Paste your Google Webmaster Tools verification code here
browser icon
You are using an insecure version of your web browser. Please update your browser!
Using an outdated browser makes your computer unsafe. For a safer, faster, more enjoyable user experience, please update your browser today or try a newer browser.

Growing Fruit in Alaska

Posted by on May 8, 2015

I finished my Alaska Master Gardeners course today, about… one hour ago. It was such a great class and I learned so much! I now get to do 40 hours of volunteer work in the community to officially become an “Alaskan Master Gardener.”

One if the biggest advantages I got from this class was the quite extensive list of varieties of fruits, veggies, and berries grown best in all the different areas of Alaska. Growing fruit in Alaska has quite a few difficulties. I’ve known so many people who have been told a certain fruit will grown here in AK, but once they tried, the tree died, and they gave up on that fruit. I now know it may be just because they tried the wrong variety of that fruit plant.

Growing Fruit in Alaska - IdlewildAlaska

Because of this list, the hubby and I now have an even longer list of fruits, veggies, and berries that we want to add to the homestead, even some stuff I never dreamed we could grow up here. I’m so excited!

Here in south central Alaska (in my neck of the woods at least), we are typically considered to be in Zone 4a. Which is partially true. Our temperatures do get down -30F on occasion, but often times the gardening zones don’t take into consideration just how LONG our winters are. Many fruits and berries can handle sub-freezing and even sub-zero temperatures, but not for long periods. This is where varieties often come into play.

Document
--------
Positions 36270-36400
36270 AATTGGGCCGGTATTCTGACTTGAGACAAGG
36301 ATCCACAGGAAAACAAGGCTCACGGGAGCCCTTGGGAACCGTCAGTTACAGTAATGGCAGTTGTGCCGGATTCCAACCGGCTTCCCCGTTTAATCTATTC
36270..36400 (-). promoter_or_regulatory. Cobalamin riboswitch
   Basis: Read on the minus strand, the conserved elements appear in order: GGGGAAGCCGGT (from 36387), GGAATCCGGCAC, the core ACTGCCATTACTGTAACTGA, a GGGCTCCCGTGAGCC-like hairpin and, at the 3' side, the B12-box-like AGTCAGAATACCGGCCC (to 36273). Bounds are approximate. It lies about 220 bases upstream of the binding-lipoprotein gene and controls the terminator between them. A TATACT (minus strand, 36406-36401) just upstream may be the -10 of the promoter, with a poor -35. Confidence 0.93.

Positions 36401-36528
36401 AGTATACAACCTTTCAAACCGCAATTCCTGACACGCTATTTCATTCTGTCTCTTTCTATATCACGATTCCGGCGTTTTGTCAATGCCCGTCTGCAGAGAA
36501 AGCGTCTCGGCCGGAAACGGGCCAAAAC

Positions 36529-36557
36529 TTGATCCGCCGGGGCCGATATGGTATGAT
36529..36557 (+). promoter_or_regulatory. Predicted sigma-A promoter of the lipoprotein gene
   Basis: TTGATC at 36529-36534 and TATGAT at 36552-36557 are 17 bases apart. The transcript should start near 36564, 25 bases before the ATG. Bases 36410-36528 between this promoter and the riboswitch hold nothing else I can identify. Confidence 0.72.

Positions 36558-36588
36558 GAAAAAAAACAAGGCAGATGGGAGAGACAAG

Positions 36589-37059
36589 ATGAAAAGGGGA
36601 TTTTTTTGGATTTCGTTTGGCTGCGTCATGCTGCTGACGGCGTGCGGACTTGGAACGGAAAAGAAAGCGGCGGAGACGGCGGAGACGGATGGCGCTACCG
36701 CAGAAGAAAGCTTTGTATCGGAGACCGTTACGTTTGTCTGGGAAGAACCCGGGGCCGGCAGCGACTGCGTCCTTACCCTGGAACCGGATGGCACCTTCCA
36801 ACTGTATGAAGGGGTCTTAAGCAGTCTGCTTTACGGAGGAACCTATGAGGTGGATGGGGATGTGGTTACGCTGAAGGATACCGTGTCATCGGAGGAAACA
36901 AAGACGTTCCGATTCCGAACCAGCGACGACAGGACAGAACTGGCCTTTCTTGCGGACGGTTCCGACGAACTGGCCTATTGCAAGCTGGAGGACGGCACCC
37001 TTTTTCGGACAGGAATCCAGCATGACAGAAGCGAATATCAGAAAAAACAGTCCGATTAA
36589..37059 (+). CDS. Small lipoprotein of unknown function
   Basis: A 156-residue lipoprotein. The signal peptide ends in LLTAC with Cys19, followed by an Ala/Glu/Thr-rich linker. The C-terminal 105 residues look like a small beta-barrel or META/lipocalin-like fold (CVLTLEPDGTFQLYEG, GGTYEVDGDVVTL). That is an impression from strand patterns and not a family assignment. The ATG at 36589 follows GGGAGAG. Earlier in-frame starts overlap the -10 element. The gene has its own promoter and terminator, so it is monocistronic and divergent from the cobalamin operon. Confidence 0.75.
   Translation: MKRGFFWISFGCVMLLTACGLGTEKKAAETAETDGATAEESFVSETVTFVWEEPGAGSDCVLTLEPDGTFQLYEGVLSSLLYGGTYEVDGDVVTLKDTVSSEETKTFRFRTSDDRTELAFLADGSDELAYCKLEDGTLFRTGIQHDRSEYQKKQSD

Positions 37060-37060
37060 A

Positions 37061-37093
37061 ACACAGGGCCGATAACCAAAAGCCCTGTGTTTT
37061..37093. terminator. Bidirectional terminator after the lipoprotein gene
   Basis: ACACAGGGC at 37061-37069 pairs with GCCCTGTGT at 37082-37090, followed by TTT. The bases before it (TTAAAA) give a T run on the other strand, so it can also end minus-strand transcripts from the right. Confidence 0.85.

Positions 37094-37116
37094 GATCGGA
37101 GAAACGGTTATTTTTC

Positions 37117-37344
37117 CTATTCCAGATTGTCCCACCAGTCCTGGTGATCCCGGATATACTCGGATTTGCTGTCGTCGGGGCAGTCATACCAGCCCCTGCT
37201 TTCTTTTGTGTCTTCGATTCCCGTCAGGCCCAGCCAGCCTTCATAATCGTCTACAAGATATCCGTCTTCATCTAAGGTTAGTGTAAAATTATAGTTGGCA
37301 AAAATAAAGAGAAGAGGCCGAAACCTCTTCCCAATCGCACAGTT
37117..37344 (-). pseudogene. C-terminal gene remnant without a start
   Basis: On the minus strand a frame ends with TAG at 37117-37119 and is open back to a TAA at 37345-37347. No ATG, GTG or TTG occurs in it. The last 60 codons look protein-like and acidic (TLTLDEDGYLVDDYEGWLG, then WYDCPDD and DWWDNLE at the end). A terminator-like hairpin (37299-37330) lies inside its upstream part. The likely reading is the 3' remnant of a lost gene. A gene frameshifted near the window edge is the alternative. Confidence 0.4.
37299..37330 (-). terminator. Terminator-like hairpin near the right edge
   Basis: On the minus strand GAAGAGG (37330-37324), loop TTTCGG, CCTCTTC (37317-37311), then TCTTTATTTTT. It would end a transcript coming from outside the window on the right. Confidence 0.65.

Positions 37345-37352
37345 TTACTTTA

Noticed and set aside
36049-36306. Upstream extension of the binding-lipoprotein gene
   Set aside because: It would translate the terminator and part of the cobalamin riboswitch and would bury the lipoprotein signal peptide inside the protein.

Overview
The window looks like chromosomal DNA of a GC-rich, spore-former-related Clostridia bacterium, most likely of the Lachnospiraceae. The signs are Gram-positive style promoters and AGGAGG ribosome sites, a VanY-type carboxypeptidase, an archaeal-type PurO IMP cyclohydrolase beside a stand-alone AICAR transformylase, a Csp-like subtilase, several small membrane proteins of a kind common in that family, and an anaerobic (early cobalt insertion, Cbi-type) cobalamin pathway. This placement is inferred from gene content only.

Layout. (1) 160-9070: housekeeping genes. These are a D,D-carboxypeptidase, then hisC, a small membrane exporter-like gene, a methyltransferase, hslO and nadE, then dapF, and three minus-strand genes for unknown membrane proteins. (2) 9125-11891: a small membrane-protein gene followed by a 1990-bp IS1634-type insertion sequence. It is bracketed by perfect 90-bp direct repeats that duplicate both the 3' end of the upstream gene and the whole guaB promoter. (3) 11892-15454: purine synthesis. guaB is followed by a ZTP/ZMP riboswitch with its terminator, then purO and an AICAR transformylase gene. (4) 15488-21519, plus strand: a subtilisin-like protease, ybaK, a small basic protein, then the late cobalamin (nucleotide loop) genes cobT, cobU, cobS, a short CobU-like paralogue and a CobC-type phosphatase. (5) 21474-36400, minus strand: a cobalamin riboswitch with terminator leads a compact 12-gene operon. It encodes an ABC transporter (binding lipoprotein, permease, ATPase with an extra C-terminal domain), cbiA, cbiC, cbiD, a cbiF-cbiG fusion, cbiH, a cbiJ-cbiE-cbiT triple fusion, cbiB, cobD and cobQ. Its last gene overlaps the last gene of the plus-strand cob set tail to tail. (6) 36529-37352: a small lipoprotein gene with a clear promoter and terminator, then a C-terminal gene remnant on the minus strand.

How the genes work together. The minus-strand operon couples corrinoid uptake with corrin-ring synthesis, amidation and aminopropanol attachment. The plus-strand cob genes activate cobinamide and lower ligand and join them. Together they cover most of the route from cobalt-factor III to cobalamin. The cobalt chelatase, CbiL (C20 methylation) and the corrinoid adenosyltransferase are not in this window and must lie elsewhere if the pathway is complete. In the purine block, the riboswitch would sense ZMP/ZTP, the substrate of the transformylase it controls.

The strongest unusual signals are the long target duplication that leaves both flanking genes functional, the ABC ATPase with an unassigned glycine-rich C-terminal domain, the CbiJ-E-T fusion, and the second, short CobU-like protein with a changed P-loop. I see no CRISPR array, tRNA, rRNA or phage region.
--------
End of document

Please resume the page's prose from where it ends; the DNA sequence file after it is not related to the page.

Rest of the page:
Alaskan Raspberries - IdlewildAlaska

Our long list of fruit trees and berries we’re planning on adding to the Homestead include:

Yellow Transparent and Norland apple trees

Golden Spice or Harrow Delight pear trees

Northstar sour cherry tree

Canby, Indian Summer, Latham, or Summit raspberries

Matared, Skwentna, and Toklat strawberries

Northcountry, Northsky, or Northblue blueberries

Crandall black currents and Holland Longbunch red currants

Poorman or Lepaa Red gooseberry

Ananasnaya “Anna” kiwifruit (Yes, kiwi in Alaska!)




I’m loving my new job at a local farm. It’s been a LOT of hard work, but I love how much I’m learning, all the exercise, and being outside! I’m very ready to get our garden and orchard more self-sufficient! For more fruit, berry, and veggie varieties for growing in Zone 4 and colder, check out Alaska Gardening Guide or Sustainable Gardening: The Alaska Master Gardener Manual.

Alaskan Gardening - IdlewildAlaska


Subscribe to the Homestead feed to keep up with all we're doing!

3 Responses to Growing Fruit in Alaska

  1. Anna @ NorthernHomestead

    How exciting! We just picked up 5 trees from an orchard and hobby tree nursery north of us, today. It was so interesting to see how many trees he grows in our Zone 3. Apples, plums and even apricots. Your “Anna” kiwifruit sounds very interesting ;). We planted some kiwifruit last year, but it did not survive the winter, even though this year it didn’t even get to -40 like most other years.

  2. Mary Anne's Alaska

    Fun! Is that kiwifruit variety the same as or similar to the kiwi berry? Sam’s Club sold them once here in Anchorage, and my landlords have some sort of kiwi fruit here on the property. Guess I’ll have to wait til later this summer to see if it’s the kind you mentioned! I’ll bet it is!

Leave a Reply

Your email address will not be published. Required fields are marked *